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J Neurophysiol. 1990 Dec;64(6):1851-60.

Lesions of nonvisual inputs affect plasticity, norepinephrine content, and acetylcholine content of visual cortex.

Author information

1
Institute of Neuroscience, University of Oregon, Eugene 97403.

Abstract

1. The depletion of both norepinephrine (NE) and acetylcholine (ACh) in the visual cortex can decrease plasticity. This decrease in plasticity, although dramatic under some circumstances, fails to occur under others. 2. We depleted cortical NE and ACh in 35- to 42-day-old kittens by making a lesion of the white matter behind the cingulate gyrus. One eye was sutured on the day of the lesion. We recorded from the visual cortex 7 days or 2-3 mo later and used the influence of the deprived eye on the cortical cells as a measure of plasticity. 3. We measured NE content by high-pressure liquid chromatography (HPLC) and inferred ACh depletion from depletion of choline acetyltransferase (ChAT) activity. NE depletion averaged 60% in the successfully depleted animals. Depletion of ChAT activity was consistent with NE depletion. 4. When recording occurred 7 days after the lesion and the sutured eye was contralateral to the lesion, plasticity was decreased on the side with the lesion; 70% of the cells were driven by the deprived eye. On the control, uninjured side only 15% of the cells were driven by the deprived eye. 5. In two circumstances the lesion did not cause a decrease in plasticity. In animals with suture ipsilateral to the lesion, the cortex remained plastic. In these animals only 26% of the cells in the hemisphere with the lesion were driven by the deprived eye. The cortex also retained its plasticity if the contralateral eye remained sutured for several months after the lesion, even though there was no recovery from NE and ACh depletion. 6. We conclude that depletion of NE and ACh does decrease plasticity; that is, it protects the deprived eye from losing its ability to drive cortical cells, at least for a short period of time. Depletion protects only the normally dominant contralateral pathway; the ipsilateral visual pathway remains plastic. 7. Perhaps the importance of the side of the deprived eye can be explained by assuming that depletion of NE and ACh removes facilitatory input. This would decrease the ability of cortical cells on the side with lesion to potentiate the input from the nondeprived eye relative to the deprived eye; that is, it would decrease the molecular deprivation (MD) effect. A removal of facilitation would also increase the visual input required to drive cells.(ABSTRACT TRUNCATED AT 400 WORDS).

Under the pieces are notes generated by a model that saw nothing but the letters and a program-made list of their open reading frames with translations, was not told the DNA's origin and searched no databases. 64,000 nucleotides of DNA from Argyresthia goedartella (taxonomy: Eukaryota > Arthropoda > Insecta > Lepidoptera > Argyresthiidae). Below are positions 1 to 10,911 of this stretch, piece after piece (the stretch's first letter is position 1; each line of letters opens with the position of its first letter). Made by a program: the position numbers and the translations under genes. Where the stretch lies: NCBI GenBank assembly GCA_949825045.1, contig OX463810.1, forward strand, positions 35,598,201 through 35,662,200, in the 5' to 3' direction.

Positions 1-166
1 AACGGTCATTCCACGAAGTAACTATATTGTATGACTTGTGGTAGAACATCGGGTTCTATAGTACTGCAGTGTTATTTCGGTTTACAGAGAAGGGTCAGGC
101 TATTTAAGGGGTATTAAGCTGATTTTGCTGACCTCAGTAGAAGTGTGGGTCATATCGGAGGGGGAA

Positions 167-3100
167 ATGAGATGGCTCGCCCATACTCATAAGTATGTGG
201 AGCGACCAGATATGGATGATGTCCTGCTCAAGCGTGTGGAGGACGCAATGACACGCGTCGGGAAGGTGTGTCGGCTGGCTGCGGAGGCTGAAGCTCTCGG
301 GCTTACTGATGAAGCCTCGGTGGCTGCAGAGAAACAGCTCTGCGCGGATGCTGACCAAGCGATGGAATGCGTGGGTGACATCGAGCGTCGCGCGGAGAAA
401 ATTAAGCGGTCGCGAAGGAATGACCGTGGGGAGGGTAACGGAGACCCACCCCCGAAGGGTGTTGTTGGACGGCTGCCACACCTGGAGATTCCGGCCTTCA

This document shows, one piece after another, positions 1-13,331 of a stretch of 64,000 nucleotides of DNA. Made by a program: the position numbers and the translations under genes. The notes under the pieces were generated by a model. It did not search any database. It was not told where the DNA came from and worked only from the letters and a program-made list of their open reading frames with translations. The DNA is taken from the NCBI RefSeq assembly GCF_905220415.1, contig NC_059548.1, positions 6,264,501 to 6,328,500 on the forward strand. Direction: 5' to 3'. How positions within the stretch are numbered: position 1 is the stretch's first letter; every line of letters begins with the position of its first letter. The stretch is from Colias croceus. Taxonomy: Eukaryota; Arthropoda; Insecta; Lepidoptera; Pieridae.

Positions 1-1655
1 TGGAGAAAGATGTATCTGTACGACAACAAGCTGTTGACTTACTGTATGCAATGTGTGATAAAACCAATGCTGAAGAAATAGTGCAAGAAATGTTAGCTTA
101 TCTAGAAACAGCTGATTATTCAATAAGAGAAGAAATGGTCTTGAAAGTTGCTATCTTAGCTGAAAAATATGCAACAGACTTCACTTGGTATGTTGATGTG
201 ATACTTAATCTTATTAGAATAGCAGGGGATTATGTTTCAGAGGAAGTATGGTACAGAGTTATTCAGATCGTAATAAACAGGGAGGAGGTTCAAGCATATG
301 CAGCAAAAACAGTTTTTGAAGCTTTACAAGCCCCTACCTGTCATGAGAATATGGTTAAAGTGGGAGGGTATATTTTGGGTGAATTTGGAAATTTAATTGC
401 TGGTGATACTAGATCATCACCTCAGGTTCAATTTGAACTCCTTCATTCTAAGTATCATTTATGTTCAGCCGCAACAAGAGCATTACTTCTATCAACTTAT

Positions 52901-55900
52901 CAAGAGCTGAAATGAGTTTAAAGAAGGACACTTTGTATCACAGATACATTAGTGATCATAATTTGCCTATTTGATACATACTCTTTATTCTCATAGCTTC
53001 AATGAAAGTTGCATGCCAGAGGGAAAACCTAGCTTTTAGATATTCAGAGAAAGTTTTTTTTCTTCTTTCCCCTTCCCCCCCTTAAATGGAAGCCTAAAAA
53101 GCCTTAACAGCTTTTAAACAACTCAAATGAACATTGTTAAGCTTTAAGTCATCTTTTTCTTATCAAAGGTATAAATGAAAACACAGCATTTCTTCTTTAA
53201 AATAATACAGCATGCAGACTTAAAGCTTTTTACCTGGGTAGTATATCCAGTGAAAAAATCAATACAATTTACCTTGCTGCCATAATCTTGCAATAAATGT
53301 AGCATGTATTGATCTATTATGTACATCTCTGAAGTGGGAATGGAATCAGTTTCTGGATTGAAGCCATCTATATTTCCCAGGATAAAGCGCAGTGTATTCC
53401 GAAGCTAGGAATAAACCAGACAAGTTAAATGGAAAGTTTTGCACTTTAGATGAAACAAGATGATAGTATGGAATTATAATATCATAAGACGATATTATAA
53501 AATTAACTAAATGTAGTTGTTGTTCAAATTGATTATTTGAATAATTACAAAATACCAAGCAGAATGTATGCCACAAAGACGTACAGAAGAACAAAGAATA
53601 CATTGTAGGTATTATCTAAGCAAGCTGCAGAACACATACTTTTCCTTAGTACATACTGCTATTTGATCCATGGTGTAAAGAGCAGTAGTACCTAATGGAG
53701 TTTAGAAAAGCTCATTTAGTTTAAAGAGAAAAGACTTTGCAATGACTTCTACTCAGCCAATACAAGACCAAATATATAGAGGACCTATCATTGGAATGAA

PMID:
2074468
DOI:
10.1152/jn.1990.64.6.1851
[Indexed for MEDLINE]

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